Will I pay more to be represented as a buyer?
In the vast majority of cases, the answer is no. When a house is listed for sale, the seller’s contract spells out the commission rate that will be awarded to a buyer’s representative. This is known up front and typically covers all, or at least most, of your representative’s compensation.
If it doesn’t, the choice is yours. You can scratch this house off your list, or decide to view it, knowing that any remaining compensation will need to be addressed. But even if the seller’s listing contract doesn’t entirely cover your buyer’s representative’s compensation, and you must pay the difference, it’s quite possible that these relatively small differences will be more than offset by other purchasing terms negotiated with the seller.
Can I avoid real estate commissions altogether and buy directly from a seller?
Yes, this is an option that some buyers explore. However, it’s important to understand that nothing is truly free and this approach still carries a price. Unrepresented sellers (for-sale-by-owner properties) frequently lack adequate information about how to price their home, or attempt to inflate the price in lieu of paying a real estate commission.
As an unrepresented buyer, it will be much harder for you to know if you’re overpaying. Real estate professionals have developed keen pricing insights that go well beyond simply evaluating data through the Multiple Listing Service (MLS). And if you are overpaying, it will create further complications in securing financing.
For these, and many other reasons, a high majority of consumer-to-consumer housing transactions never reach closing. Real estate professionals play a valuable role in keeping your home-purchase on track, starting with selecting and touring properties and continuing through negotiations, inspections, financing and closing. This is especially true in today’s market, where alternative buying opportunities, including short sales, have added even more complexity to some real estate transactions.
What is the best way to search for homes online?
Utilize the MLS search capabilities found at www.SamElam.com. This site has all property listings in the Arizona MLS. It also provides a wealth of other valuable information resources for home buyers including automatic notfication of new listings matching your search criteria updated in your custom MLS Portal and emailed directly to your Inbox.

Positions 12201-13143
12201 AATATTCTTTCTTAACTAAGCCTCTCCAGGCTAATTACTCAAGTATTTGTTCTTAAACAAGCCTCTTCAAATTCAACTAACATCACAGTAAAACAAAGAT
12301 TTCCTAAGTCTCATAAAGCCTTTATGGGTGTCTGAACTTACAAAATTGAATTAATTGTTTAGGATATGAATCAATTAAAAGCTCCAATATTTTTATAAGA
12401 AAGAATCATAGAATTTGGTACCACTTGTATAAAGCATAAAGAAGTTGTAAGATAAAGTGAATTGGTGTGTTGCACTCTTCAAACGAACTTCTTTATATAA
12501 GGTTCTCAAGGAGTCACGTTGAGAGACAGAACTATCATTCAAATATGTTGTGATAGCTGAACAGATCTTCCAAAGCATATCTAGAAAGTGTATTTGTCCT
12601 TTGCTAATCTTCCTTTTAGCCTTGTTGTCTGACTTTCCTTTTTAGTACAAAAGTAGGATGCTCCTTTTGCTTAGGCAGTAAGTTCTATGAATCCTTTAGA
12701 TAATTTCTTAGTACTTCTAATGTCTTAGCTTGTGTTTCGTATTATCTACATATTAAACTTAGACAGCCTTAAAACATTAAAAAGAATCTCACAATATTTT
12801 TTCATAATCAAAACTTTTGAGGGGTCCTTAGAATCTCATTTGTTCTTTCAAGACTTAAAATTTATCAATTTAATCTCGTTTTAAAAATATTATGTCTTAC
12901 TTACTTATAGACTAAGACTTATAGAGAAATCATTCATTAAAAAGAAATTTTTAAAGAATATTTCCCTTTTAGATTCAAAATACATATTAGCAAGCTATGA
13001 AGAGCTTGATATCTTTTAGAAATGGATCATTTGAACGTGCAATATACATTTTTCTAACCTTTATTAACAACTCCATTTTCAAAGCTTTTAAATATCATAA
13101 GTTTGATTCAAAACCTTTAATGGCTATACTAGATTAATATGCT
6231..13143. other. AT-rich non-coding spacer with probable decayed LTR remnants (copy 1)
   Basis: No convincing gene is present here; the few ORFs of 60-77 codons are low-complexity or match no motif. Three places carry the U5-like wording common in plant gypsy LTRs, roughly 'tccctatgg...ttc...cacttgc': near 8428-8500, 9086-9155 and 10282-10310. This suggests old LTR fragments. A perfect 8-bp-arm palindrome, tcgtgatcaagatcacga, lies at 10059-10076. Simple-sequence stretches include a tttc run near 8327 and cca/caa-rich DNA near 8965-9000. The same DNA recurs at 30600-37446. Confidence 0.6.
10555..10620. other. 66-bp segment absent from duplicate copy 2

1. Your maximum monthly mortgage payment should not exceed 28 percent of your gross (pre-tax) income.
2. Your maximum debt load, including your mortgage payment, should not exceed 30 percent of your gross income.
These ratios are typical of those required to secure a conventional mortgage. Lenders will be able to supply details about other types of mortgages, such as FHA or VA loans, which offer more flexible qualification standards. There are many types of mortgages and financial tools available that provide flexibility in interest rates, terms, and down payment requirements. Learn more about loans.
What’s the difference between being pre-qualified and pre-approved for a mortgage?
Typically you will first pre-qualify for a mortgage, then get pre-approved before you have found the specific home you wish to purchase. What is the difference?
Pre-qualification: An informal determination by a lender or mortgage broker stating how much mortgage you can afford. Usually a lender will request permission to contact the credit reporting agencies to learn your credit score and review your credit history. This can be done while you are on the phone speaking with the lender.
Having the lender indicate on your Pre-Qual Form (PQF) your credit has been reviewed is very important to the seller reviewing your offer to determine the probability the buyer will be able to qualify for a loan. No seller wants to accept an offer and take their home off the market unless they are confident the escrow will close.
Pre-approval: A guarantee in writing by a lender to grant you a loan up to a specified amount. Having a loan Pre-approval is as good as being a cash buyer. The only condition to closing is the home appraising for the sale price and that can be determined quickly.
1. Sellers will find any offer you make more attractive if you are pre-approved for a mortgage.
2. The length of time before closing can be much shorter if you’ve completed the steps to securing mortgage approval prior to signing a contract on a property.
3. You have the peace of mind knowing you can close on the home you select within your price range and the seller is willing to give you the best price for the home.